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I mostly deal with Nihonto (Japanese swords) these days, but still have a great Damascus knife collection. I do not claim any elitist title, degree, or qualifications for naming and describing these terms, only my thirty years experience as a professional custom knifemaker.I'll be looking into buying one from you sometime soon. In the profession that I have, a substantial amount of research, study, and historic perspective is necessary.Since successful people are targets, even the most definitive, current, descriptive, and referenced knife anatomy and definitions web page in the world is criticized.The ignorant will often go onto any forum that will conceal their identity and make claims like "that website is just wrong." This is not accompanied with any logical, reasonable, or descriptive terms, words, or definitions, yet the ignorant will to on to claim that a ricasso is a choil and other such ridiculous nonsense.Thanks for being here and sharing the voyage into monoglotistic indulgence! A blade and handle are the obvious terms that generalize the knife as a hand knife.A hand knife is one that is meant to be in the hand.Most of these terms are pretty well established, but may not correlate with historical norms.For instance, the quillon (or quillion) of a guard are the horizontal bars that extend perpendicular to the axis of a sword or dagger, but nowadays the quillon also refers to the protuberances that stop your fingers from sliding forward onto the knife blade and cutting edge.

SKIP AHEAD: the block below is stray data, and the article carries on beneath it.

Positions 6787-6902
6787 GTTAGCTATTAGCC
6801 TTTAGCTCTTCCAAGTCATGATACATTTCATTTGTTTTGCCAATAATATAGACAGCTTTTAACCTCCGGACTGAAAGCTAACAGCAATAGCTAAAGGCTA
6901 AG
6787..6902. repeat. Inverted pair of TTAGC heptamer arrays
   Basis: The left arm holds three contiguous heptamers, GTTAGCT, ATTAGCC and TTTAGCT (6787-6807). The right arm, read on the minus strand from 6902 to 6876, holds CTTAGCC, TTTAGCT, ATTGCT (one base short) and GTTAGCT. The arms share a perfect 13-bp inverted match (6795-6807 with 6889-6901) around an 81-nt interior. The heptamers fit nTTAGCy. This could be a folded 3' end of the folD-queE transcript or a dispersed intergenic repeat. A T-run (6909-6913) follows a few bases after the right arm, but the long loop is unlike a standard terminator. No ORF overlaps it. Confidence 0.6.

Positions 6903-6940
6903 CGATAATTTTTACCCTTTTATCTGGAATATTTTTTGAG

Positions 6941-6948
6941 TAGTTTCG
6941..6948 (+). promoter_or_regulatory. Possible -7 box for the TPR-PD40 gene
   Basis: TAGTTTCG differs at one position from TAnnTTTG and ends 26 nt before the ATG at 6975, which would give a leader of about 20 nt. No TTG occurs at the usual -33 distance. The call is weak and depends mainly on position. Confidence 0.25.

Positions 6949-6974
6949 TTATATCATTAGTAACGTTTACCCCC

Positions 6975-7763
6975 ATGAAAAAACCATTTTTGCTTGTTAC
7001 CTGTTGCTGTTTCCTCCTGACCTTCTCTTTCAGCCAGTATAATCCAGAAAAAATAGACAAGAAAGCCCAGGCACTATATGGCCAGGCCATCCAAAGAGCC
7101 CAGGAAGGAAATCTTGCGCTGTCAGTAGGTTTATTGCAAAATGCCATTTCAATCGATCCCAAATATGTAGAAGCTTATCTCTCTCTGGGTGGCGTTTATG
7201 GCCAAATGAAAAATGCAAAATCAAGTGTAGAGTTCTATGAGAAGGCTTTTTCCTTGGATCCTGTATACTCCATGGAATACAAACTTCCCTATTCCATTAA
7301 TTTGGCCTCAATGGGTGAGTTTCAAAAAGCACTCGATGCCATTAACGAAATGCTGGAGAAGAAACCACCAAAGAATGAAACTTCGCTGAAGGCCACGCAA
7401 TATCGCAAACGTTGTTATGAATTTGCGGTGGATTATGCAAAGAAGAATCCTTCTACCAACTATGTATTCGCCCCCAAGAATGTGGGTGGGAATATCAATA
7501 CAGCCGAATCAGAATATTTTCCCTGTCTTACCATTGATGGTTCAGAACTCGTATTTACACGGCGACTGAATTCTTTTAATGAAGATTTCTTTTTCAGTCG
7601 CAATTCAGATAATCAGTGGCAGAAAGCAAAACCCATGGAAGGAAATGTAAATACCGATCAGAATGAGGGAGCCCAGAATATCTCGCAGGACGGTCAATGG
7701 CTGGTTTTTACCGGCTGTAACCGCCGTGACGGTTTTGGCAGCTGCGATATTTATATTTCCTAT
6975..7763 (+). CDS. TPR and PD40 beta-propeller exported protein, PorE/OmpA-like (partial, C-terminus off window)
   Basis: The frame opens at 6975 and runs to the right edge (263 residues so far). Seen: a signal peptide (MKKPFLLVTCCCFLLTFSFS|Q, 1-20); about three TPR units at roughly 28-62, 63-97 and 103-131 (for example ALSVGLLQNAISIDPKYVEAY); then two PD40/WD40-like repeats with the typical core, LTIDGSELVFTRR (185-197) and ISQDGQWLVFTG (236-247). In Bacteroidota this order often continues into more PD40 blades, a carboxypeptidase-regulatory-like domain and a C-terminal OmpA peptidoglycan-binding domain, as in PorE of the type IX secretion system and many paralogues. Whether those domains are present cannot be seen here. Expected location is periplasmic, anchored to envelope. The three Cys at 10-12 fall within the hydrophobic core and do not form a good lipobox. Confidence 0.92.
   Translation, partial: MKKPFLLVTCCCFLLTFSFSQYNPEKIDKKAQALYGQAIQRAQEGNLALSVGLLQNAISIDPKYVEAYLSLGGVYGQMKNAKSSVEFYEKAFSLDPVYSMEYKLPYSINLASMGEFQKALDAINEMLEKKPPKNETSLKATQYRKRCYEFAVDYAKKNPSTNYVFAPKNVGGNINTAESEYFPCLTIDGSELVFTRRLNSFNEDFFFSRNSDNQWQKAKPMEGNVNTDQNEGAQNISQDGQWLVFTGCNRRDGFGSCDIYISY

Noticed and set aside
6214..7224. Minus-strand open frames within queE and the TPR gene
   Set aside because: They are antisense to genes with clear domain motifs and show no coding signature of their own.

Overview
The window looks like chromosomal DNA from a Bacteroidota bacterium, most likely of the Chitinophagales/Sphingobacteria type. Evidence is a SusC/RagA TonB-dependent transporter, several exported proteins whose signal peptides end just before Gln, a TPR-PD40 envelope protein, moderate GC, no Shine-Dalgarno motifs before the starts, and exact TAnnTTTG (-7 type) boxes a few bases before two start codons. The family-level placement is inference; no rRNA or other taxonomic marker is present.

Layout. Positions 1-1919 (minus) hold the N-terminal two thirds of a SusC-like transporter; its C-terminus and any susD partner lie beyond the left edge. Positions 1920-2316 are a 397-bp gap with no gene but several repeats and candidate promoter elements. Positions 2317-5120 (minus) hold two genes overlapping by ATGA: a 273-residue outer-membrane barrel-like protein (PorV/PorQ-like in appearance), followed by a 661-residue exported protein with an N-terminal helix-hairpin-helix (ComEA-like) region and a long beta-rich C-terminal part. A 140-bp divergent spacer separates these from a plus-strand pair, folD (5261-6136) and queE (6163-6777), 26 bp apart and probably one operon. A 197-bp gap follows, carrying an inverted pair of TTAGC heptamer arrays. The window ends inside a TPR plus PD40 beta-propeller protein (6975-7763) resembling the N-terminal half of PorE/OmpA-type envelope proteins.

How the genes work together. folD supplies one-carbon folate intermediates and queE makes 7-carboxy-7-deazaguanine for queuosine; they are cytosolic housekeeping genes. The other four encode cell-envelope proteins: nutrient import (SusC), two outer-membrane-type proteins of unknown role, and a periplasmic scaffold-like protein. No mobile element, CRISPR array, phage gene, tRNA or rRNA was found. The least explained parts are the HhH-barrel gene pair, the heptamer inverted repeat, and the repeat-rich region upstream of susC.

You don't make several thousand knives in a career without a lot of experience, thought, and details.
The following dozen illustrations point out and describe various hand knife components and areas.
It's easy enough to identify specific components and their location (like the point of the blade), other knife parts are more generalized to an area (like the grind).
Items that accompany, are part of, or are attached to the knife blade (like the bolsters) can have widely varying shapes, arrangements, and purposes.
I use all my own knives and patterns for the illustrations on this page.